I gave these and other gifts away during my book launch for Broken Smiles. I sent them all over the country. It was fun to receive notes and personal thank you’s. Oh, and I did ask my publisher if that was all right. Another reason why I like my publisher.

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For the preparation below, I added watered down blue acrylic paint to gesso and then painted it onto my prepared book page and mat board. Now, I need to stare at it a while and see what speaks to me.

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I went even more crazy and made a whole bunch of these Bird Christmas tree ornaments out of sheet music. Notice how it matches my book cover. I gave these away during my Christmas novella book launch.

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Doing art projects like these breaks up the monotony of writing. They are so much fun and fairly easy.

I love to hear from you. Have you ever combined your hobbies? You are welcome to ask questions in the comment section and I will answer.

Thanks for stopping by!

Tara

16 thoughts on “How To: Tree Painting over my book pages

  1. This is amazing!!! Thanks for sharing how you did this, I’ve got a suitcase filled with drafts of my books, now I have an idea of what to do with them!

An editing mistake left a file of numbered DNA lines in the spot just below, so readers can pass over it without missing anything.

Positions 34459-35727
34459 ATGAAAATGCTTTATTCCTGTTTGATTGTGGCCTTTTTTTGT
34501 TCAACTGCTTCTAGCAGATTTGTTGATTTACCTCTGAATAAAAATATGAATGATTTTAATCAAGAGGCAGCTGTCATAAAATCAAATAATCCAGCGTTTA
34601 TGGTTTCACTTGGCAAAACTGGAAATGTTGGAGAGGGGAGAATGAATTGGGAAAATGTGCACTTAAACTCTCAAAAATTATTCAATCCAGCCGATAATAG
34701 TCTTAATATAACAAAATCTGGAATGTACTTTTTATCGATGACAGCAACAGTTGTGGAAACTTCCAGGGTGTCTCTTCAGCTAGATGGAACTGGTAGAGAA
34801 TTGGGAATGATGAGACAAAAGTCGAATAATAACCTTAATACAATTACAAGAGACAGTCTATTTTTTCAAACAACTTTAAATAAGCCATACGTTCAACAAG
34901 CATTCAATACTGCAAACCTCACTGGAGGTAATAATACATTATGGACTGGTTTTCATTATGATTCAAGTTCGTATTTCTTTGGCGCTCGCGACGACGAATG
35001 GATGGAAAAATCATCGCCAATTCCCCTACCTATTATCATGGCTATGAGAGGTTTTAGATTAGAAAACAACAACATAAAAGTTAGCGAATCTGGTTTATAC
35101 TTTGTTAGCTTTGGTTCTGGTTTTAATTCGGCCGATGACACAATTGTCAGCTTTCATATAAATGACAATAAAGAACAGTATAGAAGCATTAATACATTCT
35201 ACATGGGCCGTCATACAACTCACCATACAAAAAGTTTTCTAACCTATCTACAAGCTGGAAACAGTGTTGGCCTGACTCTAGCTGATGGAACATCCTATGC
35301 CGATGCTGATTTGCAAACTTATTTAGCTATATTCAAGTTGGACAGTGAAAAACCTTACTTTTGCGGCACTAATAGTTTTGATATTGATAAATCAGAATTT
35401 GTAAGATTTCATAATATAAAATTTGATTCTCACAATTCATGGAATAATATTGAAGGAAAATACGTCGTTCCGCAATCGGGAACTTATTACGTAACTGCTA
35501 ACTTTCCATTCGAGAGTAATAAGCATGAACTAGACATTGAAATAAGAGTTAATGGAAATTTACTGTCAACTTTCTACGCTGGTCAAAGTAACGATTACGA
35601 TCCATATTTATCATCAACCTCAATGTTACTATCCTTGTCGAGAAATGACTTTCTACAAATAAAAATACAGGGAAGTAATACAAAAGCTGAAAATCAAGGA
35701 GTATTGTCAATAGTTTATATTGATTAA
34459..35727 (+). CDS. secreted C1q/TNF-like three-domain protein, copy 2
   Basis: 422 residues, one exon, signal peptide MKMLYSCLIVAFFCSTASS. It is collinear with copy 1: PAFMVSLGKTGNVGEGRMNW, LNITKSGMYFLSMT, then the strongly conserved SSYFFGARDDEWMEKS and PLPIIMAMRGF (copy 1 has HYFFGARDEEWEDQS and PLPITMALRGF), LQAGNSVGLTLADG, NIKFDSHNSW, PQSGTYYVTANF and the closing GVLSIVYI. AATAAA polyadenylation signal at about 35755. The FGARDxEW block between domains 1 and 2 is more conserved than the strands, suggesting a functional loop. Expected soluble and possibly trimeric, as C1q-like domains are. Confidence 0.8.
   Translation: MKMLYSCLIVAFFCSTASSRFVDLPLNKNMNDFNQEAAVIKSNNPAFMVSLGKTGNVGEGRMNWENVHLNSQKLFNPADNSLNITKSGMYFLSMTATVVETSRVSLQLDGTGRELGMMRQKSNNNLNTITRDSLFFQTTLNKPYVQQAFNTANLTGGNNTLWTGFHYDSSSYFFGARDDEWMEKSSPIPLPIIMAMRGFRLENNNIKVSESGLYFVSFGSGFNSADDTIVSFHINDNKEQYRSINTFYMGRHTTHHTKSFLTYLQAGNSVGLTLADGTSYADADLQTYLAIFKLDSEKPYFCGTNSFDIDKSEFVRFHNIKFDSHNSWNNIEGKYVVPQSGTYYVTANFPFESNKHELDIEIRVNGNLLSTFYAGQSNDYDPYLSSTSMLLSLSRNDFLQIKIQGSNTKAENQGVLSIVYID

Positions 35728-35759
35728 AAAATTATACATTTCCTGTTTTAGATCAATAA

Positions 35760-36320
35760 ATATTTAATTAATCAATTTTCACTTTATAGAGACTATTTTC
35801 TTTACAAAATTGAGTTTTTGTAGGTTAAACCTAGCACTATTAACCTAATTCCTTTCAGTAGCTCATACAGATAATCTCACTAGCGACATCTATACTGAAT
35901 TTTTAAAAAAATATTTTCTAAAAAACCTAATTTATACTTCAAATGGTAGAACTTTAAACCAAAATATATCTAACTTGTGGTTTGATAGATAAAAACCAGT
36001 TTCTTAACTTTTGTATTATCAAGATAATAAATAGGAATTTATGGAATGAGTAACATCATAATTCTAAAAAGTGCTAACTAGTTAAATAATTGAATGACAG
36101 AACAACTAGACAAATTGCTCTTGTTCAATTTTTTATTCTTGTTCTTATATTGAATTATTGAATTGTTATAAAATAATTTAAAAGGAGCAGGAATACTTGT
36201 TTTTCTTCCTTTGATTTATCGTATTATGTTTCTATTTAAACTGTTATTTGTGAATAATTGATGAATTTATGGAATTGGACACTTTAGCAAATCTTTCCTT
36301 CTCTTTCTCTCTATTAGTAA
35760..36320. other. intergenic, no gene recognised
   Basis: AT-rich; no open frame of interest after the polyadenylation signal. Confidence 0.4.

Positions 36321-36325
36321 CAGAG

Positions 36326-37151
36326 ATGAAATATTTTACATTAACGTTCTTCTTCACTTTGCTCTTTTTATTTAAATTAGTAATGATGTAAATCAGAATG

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  2. These are awesome! I like to sew and make greeting cards, so I like to make little projects when I’m not writing. Like you, I use them as giveaways. Great article!

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  3. What a good idea! I took bits of old books that fell apart and put them under glass on my lazy Susan on my kitchen table. It looks so cool! These pictures would be really wonderful as pictures in your workspace.

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  4. Love this Tara! Got me thinking about serving trays w/epoxy or those giant cardboard letters… I feel a craft coming on.

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  5. Pingback: A party that was out of this WORLD! | taramayoros.com